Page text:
• In Iraq, some 1,500 children and youth deprived of liberty received health and hygiene products to combat the spread of COVID-19 across nine juvenile custodial settings in Baghdad, Kirkuk, and Tikrit provinces in addition to 62 children benefitting from an emergency release.
  • In Guinea, TDH trained prison healthcare staff and supported the implementation of protective measures to prevent the spread of infection and to ensure the adequate care of sick child inmates.
  • In Palestine, TDH has lobbied national and local authorities to implement an emergency release process, whereby 131 children have been released.

In all countries, the reintegration of children into their families and communities was supported by fostering spaces of exchange between children, parents, and justice system actors, in order to enable different views to be considered and ensure that all stakeholders feel ownership and responsibility in achieving children's safe release.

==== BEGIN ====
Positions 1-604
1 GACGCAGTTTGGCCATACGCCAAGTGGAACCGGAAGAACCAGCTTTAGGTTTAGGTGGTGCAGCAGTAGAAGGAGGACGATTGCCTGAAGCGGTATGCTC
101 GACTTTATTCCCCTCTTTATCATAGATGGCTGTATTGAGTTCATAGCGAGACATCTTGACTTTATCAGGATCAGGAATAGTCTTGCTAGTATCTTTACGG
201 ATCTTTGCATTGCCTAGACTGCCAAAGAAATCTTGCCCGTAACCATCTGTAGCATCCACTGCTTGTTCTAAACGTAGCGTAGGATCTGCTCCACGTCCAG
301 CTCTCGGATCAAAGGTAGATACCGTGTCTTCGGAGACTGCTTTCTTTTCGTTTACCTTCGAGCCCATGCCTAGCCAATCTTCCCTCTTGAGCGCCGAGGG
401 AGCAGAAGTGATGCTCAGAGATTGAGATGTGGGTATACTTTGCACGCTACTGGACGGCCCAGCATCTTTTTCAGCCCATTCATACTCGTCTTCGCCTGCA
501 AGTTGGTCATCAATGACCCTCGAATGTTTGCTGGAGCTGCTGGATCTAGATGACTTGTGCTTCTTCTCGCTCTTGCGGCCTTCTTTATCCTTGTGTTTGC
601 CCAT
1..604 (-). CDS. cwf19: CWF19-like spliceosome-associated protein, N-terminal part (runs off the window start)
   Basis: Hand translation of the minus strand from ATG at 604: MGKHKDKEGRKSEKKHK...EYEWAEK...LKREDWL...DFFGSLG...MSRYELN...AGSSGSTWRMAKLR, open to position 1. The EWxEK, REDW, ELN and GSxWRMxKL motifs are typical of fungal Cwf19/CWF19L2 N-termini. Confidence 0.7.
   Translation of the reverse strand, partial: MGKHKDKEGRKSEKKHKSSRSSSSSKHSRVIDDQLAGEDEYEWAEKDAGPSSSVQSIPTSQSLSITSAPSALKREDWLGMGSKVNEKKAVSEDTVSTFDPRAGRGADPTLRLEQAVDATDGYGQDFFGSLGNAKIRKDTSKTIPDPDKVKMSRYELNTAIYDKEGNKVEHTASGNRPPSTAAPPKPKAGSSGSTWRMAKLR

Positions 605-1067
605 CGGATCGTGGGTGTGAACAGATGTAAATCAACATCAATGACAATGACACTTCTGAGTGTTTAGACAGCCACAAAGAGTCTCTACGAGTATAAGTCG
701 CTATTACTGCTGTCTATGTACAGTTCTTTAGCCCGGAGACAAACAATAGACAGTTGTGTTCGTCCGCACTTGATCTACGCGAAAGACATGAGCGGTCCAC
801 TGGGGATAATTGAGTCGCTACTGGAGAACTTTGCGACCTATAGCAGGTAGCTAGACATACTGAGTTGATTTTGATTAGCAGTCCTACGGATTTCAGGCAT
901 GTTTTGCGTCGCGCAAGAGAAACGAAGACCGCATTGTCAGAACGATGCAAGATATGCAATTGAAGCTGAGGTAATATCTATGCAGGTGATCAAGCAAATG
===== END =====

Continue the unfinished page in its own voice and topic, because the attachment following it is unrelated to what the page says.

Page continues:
Project Impact and Potential for Scaling, Replication, and Sustainability

Comprehensive support to children in contact with justice systems severely affected by the pandemic requires multidisciplinary responses. In this project, a new model of action was created that includes operational tools that have been proven effective. It has already achieved policy-level changes. Most importantly, the effort has given voice to an invisible population previously muted and a window to the world of so many children behind bars. Replication is not only possible, it is urgent. Replication must be holistic, reaching other professionals within the justice and protection sectors in different countries. It should be expanded to consider policy advocacy in the health and education sectors in a greater number of countries in different regions.